March 9, 2007


Heather McCann - San Francisco, California

I spent today worrying all day about whether to take this week's sudden job offer, and move to LA again. I just went through this last week, except that job was in New Zealand.

It's normal for me to move away from home for months, or lately, for most of each year, in order to go to work. Last year I was working away from June to December, and fortunately had a space to stay in which was semi-private (I lived downstairs, and my ex's parents lived upstairs - normal, right? I'm sure you've done that at some point.)

So today, March 9, it seems like it should be an ordinary decision about taking work. I just turned down a shorter job, and now I'm being offered a longer job, so that should be good. The person offering me the job is a slightly crazed-sounding French lady, whose phone voice is tempered by 30 years chain-smoking and strong coffee. Could be entertaining. It's the next Eddie Murphy vehicle with the director from "Norbit" - signs that it may not be reaching for Great Art - but my department's supervisor is someone I've been curious to work with for a long time. Sounds pretty good, right? And my ex's parents are out of town right now, so until the summer I might have a bit more privacy.

Except what I'm not telling them is that I am pregnant. Today, I am 14 weeks and 6 days - well, almost 15 weeks! (That's why I've been looking kind of fat.) I already spent last week agonizing about New Zealand, which there was no logical reason why I should turn down. It's only a few months, and it's my last chance to travel for a long while. It's a good idea to add to my professional network before I have to drop out of sight for a while. I told myself all of these things, and I knew with certainty that if I was not pregnant, I would go. But I said no, which was partly recognition that my life is about to undergo major changes, and pretending it wasn't happening - to go on as before - would be a denial or refusal; and partly nutty pregnancy hormones making me feel attached to my partner and unwilling to move all the way around the world, away from him. Because, you see, normal people routinely spend half their lives away from their partner.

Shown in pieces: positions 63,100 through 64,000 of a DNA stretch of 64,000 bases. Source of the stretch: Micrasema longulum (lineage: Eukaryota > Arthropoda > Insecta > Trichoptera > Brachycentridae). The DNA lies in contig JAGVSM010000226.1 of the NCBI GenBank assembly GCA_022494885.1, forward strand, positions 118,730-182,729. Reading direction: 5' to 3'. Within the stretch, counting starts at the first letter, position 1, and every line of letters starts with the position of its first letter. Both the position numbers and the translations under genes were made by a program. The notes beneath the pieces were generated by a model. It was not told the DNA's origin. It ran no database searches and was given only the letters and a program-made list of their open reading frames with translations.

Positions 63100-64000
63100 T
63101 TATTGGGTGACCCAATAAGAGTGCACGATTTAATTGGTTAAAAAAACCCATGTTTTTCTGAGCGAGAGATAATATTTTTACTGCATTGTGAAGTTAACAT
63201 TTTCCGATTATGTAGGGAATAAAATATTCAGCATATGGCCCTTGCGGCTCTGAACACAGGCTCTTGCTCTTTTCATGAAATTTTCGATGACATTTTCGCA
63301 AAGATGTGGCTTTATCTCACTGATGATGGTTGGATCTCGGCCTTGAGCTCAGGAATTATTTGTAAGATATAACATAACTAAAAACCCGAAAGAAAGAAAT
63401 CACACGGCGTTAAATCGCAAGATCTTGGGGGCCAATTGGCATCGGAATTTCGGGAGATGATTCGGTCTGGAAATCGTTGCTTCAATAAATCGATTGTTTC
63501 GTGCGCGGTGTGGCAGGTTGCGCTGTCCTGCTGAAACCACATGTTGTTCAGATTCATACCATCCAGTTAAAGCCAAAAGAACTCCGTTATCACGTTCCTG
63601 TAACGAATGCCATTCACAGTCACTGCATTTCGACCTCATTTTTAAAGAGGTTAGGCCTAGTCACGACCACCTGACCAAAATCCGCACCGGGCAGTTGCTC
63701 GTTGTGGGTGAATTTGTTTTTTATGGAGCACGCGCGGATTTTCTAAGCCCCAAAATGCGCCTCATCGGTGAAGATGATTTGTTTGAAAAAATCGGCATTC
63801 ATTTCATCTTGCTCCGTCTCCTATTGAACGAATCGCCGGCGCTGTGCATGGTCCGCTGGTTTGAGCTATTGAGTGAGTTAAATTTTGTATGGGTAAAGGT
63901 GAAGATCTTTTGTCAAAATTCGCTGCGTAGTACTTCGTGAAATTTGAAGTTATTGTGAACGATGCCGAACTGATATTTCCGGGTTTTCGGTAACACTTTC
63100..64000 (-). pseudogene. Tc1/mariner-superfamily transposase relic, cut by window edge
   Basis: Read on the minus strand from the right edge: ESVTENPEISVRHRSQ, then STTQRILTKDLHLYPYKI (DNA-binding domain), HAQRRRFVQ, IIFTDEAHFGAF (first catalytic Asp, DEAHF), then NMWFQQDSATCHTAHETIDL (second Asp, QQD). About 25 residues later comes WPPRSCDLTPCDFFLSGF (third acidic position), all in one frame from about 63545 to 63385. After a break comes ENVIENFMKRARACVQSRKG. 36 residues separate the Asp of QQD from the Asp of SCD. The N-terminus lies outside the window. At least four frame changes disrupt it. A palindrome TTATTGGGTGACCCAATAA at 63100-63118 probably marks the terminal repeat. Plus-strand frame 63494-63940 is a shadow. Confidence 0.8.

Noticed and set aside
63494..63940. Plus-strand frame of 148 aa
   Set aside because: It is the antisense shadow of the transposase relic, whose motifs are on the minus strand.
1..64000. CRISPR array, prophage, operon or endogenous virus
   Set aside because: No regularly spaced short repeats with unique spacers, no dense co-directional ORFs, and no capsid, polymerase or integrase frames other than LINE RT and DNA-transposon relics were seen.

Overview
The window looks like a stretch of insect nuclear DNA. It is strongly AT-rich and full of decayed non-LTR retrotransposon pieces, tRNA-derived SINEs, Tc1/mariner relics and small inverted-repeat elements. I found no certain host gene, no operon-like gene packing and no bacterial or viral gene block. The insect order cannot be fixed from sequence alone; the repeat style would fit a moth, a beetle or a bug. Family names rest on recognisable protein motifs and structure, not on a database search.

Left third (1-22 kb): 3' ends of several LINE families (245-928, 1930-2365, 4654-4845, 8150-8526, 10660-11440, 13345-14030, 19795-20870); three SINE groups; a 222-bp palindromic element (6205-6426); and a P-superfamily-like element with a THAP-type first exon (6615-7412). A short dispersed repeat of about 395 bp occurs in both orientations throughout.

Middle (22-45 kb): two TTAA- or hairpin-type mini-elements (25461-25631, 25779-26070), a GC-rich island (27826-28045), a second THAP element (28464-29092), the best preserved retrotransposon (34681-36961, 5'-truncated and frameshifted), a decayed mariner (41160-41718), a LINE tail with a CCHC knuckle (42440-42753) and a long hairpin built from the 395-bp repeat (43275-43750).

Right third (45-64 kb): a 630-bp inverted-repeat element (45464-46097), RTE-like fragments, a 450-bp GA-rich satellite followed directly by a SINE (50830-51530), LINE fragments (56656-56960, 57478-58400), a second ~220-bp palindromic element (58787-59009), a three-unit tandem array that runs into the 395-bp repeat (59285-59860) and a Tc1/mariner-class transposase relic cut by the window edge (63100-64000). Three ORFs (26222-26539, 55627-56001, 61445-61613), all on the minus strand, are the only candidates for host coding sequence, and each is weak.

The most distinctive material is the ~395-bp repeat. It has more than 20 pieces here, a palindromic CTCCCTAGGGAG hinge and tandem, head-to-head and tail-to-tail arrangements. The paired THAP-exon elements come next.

I thought the French lady's job would go away when I told her I could only work through July, but astoundingly she said that on the strength of the recommendation she was willing to accommodate that and replace me once they started post-production. That felt like a drug - I can't turn it down, I'm in a good place, I did a great job last year and now my boss is out touting me all over town for big jobs - that'll get cold if I don't pick it up. Which is how I find myself agonizing again, today. I still don't want to leave. I don't want to get trapped at home, which suggests that I should move away now into the world of constant, absorbing work. I haven't felt a reluctance to leave home in years. What if it's temporary hormone-induced insanity and I spend the next year stuck and hating myself?

I trap myself in the apartment most of the day fretting, then I decide to go for a walk up Bernal Hill. March 9 is a nice day, sunny and windy. Clouds blow across the sky, trees wave as if ruffled underwater. I routinely walk up this hill, up to the giant radio tower, and look out at the view - the Bay Bridge to my far right, downtown, a sliver of the Golden Gate Bridge, and my home neighborhood laid out at my feet. Today as I walked up to the giant tower I started wondering if I was dangerously irradiating my Wee Invader - hmm, never thought about that before! A whole new, Extra-Paranoid worldview is now ever more available to me. I don't know yet whether it'll be a boy or a girl, but I'm convinced that it will grow into a criminal mastermind, and being irradiated in-utero seems like a good backstory for a glamorous underworld figure, so I continue all the way to the top.

When I reach the top of the hill, I look up to see a hawk suspending itself in the air. Up here the wind is strong, and it has positioned itself facing into a wind current so that it can hang, suspended. It's looking around, presumably checking for some small movement on the ground. Wings stretched out all the way to graceful feather-tips, flying forward but staying in one place. In my head I'm almost hearing fruity British-accented nature show narration.

It does seem like it should be a sign - didn't the ancient Greeks make decisions based on things like this? Or maybe you have to disembowel the bird on the ground and read its entrails like tea for them I think it was eagles. I walk down the hill, and pass a guy with a heavy glove on one arm - is he a falconer? But then I see him talking to an owl which is high up in a tree. I've never seen an owl here before, maybe that's his bird. It's sitting on a branch and blinking. I remember that owls are actually very stupid, although they have good PR.

I get back to my apartment. Tomorrow, March 10, I will call the French woman and say "thanks but -   no thanks." I never tell her that I'm pregnant. I only told my parents about a week ago.

My mastermind will never appreciate it. C'est la vie.


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